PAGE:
- Currclick: Offering a variety of online classes, books and resources, Currclick is a one stop shop for many homeschool families. Currclick can be used independently and is a great learning tool for teens interested in studying a certain subject in depth, taking an online class with friends from across the world, or for a particular subject that mom may not be comfortable teaching.
Teens are able to teach themselves just about anything they want thanks to online learning tools. For more information about how teens are learning on their own check out this post, How Teens are Teaching Themselves. It also includes site recommendations related to comic strips, coding and game design.
There are many online learning tools available on the web or mobile devices. Finding a learning tool that fits your teen’s needs and interests is easier than ever! Don’t discourage online learning, after all, our teens will need and utilize technology for the rest of their lives.
Author Bio: Misty Bailey and her husband have been married for over a decade and have three beautiful children. She shares her struggles with time management, becoming unglued and finding joy in the everyday moments on her blog Joy in the Journey.
If you are homeschooling a high schooler, you probably realize that college testing season will be here before you know it, and as a homeschool parent you may be concerned about how to best prep your homeschool child for the ACT or SAT. Homeschool parents are typically the sole person responsible for their child’s education so this can make testing season rather stressful. You may wonder if you taught everything your child needs to know, and if your child isn’t used to standardized testing you may wonder if they are fully prepared to take the tests.
There are a few things you can do to best prepare yourself and your child for the ACT or SAT.
Prepare now for testing season
Students who study ahead of time tend to score higher on these tests because they walk in feeling confident and prepared.
You can find study test packets here:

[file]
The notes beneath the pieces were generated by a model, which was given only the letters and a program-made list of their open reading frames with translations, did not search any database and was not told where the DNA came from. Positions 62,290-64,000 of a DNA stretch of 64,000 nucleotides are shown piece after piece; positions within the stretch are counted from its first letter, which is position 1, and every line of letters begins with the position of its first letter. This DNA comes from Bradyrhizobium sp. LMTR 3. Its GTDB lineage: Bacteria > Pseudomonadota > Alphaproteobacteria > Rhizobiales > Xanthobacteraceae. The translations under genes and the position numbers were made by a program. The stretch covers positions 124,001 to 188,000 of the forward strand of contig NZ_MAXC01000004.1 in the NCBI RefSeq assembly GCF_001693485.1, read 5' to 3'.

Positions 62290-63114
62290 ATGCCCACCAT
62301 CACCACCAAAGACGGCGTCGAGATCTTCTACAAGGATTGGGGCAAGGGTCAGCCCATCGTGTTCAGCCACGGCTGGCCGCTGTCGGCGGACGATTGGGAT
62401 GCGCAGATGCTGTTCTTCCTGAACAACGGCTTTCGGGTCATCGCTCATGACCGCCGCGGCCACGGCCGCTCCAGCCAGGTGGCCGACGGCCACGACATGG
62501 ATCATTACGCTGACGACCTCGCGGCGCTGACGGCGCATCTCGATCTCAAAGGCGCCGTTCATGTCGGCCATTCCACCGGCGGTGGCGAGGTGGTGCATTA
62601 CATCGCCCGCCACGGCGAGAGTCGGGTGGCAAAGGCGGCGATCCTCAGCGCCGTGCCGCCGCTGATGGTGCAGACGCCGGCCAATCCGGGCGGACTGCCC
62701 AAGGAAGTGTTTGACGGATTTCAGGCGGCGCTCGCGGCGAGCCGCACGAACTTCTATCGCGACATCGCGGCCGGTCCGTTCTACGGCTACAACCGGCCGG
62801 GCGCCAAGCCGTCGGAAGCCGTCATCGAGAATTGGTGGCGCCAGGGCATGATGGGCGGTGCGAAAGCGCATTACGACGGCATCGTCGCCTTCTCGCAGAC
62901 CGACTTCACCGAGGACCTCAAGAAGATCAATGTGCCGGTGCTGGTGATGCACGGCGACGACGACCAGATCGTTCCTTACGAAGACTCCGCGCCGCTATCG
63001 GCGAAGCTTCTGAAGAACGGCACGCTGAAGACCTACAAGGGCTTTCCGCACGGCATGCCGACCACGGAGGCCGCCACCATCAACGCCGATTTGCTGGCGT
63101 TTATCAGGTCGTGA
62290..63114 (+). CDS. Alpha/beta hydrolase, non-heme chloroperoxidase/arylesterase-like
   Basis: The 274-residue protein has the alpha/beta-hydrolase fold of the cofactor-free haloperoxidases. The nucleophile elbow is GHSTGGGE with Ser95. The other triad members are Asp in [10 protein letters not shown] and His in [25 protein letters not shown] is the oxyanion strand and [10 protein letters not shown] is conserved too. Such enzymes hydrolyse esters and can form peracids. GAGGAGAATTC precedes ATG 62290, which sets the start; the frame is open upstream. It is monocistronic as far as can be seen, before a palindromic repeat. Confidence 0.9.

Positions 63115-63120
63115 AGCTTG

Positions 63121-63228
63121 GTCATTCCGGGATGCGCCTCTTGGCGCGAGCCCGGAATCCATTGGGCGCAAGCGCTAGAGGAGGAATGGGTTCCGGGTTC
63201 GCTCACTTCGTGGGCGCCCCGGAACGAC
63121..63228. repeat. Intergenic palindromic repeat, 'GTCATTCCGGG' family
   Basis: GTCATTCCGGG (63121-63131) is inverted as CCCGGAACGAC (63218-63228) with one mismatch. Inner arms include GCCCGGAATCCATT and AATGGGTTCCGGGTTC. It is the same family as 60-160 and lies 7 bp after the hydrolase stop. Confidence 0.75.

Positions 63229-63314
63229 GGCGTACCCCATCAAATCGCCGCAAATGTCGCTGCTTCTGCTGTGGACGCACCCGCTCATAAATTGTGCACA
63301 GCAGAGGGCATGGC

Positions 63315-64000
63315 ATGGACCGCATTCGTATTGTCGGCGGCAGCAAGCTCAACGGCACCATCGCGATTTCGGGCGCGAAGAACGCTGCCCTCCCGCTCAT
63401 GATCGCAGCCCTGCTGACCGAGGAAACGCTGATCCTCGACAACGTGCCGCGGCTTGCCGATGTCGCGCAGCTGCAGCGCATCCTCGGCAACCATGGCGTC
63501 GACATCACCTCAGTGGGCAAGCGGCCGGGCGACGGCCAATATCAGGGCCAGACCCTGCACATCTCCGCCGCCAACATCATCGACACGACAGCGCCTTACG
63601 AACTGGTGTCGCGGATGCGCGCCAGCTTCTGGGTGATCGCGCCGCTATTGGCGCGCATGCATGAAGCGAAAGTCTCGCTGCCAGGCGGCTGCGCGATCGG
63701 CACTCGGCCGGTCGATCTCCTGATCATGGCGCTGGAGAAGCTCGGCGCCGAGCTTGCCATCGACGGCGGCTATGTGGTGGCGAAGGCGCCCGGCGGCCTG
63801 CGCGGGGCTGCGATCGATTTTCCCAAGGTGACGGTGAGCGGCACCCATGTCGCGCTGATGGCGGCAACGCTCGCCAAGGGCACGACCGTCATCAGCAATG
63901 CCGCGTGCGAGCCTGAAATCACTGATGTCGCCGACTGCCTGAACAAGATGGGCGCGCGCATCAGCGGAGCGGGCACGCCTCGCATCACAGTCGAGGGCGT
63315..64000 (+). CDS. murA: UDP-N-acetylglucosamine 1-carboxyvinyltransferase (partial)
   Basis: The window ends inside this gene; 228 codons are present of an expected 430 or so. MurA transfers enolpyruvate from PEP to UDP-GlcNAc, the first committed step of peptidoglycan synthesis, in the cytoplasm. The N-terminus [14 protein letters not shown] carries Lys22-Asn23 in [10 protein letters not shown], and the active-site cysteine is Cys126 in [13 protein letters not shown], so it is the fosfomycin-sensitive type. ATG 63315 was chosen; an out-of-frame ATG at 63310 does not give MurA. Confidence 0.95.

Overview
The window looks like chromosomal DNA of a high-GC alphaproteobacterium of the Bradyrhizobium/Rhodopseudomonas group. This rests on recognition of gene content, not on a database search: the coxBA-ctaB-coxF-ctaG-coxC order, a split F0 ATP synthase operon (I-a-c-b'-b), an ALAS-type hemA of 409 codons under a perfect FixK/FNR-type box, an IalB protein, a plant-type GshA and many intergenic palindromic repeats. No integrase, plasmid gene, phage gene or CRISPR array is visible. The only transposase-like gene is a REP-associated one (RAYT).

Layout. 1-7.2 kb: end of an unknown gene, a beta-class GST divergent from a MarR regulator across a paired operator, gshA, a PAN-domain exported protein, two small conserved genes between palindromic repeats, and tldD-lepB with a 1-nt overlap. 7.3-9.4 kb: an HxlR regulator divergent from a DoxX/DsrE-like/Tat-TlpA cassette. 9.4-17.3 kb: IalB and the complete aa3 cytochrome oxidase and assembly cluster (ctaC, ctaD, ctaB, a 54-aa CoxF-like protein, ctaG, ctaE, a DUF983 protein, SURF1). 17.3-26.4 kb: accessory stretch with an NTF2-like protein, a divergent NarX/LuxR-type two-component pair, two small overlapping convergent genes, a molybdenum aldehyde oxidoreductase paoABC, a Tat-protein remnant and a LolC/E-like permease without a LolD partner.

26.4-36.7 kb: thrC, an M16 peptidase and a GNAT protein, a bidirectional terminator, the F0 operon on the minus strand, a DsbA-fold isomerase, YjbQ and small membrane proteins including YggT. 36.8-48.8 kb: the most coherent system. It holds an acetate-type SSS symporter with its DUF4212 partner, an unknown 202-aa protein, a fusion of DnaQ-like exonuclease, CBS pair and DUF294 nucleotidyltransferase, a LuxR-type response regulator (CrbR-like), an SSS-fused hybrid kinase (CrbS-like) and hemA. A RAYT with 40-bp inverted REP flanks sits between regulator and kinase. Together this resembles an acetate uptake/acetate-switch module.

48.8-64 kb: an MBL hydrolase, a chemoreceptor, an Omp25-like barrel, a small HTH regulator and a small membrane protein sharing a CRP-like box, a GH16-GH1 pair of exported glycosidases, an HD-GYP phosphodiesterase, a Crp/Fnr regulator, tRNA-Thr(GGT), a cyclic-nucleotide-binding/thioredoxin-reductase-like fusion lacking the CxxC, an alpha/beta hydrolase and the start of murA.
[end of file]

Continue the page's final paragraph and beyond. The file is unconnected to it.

There are also free practice tests online:
Consider allowing your child to take the PSAT in their early years of high school. This will give them an idea of what they need to focus on and will gauge their preliminary scores.
Not everyone tests their homeschoolers and that’s fine. However, if you have a child in high school that you know is going to take college placement exams in a few years, test them now to prepare them for the big test later. This will allow them to gain confidence in their test taking abilities and will make them less nervous when it comes time to prep for college placement.
Be confident in your abilities as a teacher
Homeschoolers have an advantage when it comes to college entrance exams because they can turn preparation into daily lessons. Studying for the test can become school, after all they will be focusing on reading, writing and math while prepping to take the test.
Homeschoolers tend to turn out great scores on these exams, and consistently score higher than their public school counterparts. In 2002 and 2003 the average homeschooled students ACT score was 22.5 compared to the national average of 20.8. In 2002 the average homeschooled students SAT score was 72 points higher than the national average.
Have you stayed away from the Homeschool Expo just because of the magnitude of it all? Looking at the listing of workshops or a peak into the exhibit hall can give you a deer in the headlights look! Where do you start?
- Plan ahead by reading about the available workshops and making a note of when it will be held. If there are two you want to attend at the same time, consider which would be best to attend and get the other on CD. If you go with a friend or a spouse, you can each attend one and share notes afterwards.
- Have a list of curriculum you want to look over. Plan on taking the time you need and ask the exhibitors your questions.
- Know your prices. If you buy at the conference it will save on shipping, but you will want to have some kind of luggage or cart on wheels to save your strength.
- Do you have a budget? If you do, don’t spend it all at once! The school year is long and you will probably need something else before the year is out.
Attending the Homeschool Expo is educational and exciting. The workshops and exhibitors are there for you. You might also want to consider Homeschooling for Excellence, a one day conference for beginning homeschoolers.
She sat across from me and said, “I’m sending him to public school next year.” “I’m afraid our relationship will be ruined if I continue to homeschool.”
This mother of a teen is not alone with her fears, but as we continued to talk, we recognized the lack of time we had spent with our parents. The lack of time we spent with our parents caused a gulf in communication and relationship.
When your kids are at school all day, the window to talk with your teen is shortened and you still find yourself doing homework until late at night. Sending your child to school doesn’t eliminate problems with their obedience, it just shortens the time you are with them.
The Southeast Homeschool Expo has experienced parents to guide through the High School Years. After my first Homeschooling the Highschooler Conference, I found myself taking a big sigh of relief. There is help and I can construct a course that will benefit my individual child.
Don’t let your family miss World View Teen Track being held at this year’s conference. Among the speakers is Dr. Jeff Myers, one of the world’s leading authorities on youth leadership development.